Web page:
The need for simple “fair dinkum” food labelling has been a political catch-cry issue for years, but the government has revved up its interest in clearing up the confusion since contaminated fruit from China was recently detected in what most shoppers thought was an Australian frozen food product.

    “Trying to support local ownership is just as important as buying local product for many consumers,” said Lismore-based Mr Watson, who also has a farm at Tenterfield.

    “But foreign companies love the Australian made kangaroo logo because it doesn’t reveal very much at all, and they still reap the benefit,” he said.

    To qualify to carry the current Australian made logo he said only 51pc of a product’s the final production process needed to be done in Australia.

    (Although at least half of production costs must be attributed to local materials and/or production processes.)

    Products carrying the patriotic green and gold Australian made logo could actually have 100pc foreign-grown content and be 100pc packed overseas, and be produced by a 100pc foreign owned brand name.

    “It’s turned around and bitten us on the bum,” he said.

    Even the popular Ausbuy organisation, which champions the need for Australian-owned businesses in our economy, allowed significant flexibility on foreign ownership.

    While its Ausbuy logo identified products as “Australian made, owned or grown” it only required 51pc minimum local ownership and 51pc of the product to be processed locally.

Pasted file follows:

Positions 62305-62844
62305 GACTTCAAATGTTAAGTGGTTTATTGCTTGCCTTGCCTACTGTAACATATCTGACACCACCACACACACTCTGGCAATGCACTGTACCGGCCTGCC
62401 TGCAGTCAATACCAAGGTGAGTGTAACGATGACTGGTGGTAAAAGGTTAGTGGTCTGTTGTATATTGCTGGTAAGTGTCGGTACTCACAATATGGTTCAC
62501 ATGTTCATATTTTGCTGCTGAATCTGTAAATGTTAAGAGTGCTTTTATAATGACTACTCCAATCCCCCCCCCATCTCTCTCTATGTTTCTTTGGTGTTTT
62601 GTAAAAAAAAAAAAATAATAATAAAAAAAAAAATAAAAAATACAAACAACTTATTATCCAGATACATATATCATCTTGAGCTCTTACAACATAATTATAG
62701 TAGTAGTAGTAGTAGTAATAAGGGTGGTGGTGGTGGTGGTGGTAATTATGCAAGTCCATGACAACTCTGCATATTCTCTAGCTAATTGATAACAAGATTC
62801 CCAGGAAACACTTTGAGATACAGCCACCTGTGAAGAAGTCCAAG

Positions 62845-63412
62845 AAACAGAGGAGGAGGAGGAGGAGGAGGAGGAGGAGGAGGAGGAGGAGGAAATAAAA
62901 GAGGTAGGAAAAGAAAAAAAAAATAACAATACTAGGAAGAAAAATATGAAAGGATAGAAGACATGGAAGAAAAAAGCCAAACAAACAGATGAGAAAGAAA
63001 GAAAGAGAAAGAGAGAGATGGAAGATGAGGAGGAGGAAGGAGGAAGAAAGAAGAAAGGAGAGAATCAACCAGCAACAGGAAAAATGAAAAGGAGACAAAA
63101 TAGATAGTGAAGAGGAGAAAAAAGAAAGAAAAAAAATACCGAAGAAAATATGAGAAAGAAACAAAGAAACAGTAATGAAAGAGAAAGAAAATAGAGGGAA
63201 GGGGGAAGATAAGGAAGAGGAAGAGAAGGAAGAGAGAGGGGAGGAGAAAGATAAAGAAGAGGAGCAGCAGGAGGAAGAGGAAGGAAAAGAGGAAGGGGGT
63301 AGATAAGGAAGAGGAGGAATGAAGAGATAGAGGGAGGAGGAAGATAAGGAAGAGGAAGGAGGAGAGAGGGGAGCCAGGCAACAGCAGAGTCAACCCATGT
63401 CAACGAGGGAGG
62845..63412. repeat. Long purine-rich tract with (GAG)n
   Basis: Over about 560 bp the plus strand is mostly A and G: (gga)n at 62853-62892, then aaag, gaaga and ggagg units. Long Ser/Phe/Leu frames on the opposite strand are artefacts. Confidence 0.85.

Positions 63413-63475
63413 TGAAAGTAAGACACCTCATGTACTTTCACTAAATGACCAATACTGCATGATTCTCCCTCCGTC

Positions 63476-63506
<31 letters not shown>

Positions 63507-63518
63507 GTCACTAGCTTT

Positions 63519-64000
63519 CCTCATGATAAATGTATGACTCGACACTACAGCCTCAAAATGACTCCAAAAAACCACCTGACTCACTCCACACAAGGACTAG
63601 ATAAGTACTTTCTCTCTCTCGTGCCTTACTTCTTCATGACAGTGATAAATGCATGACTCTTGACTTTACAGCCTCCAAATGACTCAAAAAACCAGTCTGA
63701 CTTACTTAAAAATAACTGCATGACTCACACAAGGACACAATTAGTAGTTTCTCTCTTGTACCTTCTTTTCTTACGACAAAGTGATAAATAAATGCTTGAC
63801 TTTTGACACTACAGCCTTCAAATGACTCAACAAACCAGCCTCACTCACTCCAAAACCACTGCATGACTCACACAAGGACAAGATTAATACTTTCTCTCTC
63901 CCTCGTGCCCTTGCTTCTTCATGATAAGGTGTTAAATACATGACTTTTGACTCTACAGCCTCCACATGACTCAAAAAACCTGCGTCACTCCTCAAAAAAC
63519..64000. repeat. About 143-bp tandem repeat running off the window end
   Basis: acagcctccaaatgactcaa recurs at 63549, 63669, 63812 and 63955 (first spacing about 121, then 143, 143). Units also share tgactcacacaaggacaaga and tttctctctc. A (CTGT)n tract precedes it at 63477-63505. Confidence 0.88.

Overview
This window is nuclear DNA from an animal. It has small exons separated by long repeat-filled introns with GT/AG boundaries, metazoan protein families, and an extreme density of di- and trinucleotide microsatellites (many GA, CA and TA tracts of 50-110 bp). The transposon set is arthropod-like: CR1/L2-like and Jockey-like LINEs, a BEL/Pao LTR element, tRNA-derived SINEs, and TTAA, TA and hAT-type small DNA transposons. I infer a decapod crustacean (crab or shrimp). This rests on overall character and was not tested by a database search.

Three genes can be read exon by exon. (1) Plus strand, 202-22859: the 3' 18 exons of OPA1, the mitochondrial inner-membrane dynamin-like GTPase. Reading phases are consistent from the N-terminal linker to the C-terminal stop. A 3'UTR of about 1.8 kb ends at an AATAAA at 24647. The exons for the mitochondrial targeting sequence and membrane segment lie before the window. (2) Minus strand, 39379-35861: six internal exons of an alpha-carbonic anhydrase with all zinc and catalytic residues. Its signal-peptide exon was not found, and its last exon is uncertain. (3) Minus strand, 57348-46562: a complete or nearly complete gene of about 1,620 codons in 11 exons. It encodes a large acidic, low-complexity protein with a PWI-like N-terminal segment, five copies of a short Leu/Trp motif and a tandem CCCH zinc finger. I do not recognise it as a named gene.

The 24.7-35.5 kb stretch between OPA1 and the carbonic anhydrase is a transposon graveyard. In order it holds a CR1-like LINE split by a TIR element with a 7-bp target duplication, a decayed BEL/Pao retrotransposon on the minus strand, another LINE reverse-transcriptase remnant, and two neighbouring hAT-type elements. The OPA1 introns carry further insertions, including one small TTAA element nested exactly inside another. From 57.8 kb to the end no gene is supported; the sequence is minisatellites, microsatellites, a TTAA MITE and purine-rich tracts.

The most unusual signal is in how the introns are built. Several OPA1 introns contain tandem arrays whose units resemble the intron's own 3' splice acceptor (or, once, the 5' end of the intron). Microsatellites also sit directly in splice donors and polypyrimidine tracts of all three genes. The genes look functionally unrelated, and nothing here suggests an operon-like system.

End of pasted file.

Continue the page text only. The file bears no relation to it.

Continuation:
Mr Watson highlighted the frustration of many small businesses, noting how a NSW North Coast Christmas pudding maker using local fruit and other ingredients qualified to use an Australian-made logo.

    But so, too, did a rival business which shaved its production margins by sourcing almost half its ingredients overseas, effectively giving it an unfair cost and marketing advantage.

    “If other Australian made and owned logos already find it complicated to correctly provide customers with sufficient detail to make an informed choice, I can’t see any new government decision on labelling being much clearer,” Mr Watson said.

    His answer to the problem has been the “Buy Australian” logo which has percentages for four categories – Australian content, company ownership, made and packed.

    He believed the best way to highlight truly Australian product was to get small businesses shaming the bigger food processors by specifically highlighting the information current labels tended to shy away from.

    The nature of their small-scale manufacturing operations meant small businesses tended to source product locally and were therefore in a good position to highlight their home-grown credentials.

    If promoted properly, with help from the facts in the buy Australian label, they could create a marketing advantage which larger companies may feel obliged to match.

    Federal Cabinet is expected to be reviewing new country of origin labelling proposals from the department of agriculture and trade within a fortnight, with new label laws likely to be announced early next month.




    single page

    Andrew Marshall

    is the national agribusiness writer for Fairfax Agricultural Media


  2. Had they used the Buy Australian Logo they could have clearly declared their Australian Ownership and the foreign content and manufacture of the beer.
    One logo does it all…..the buy Australian Logo. Showing Australians what is Australian since 2012.

Leave a comment

Your email address will not be published. Required fields are marked *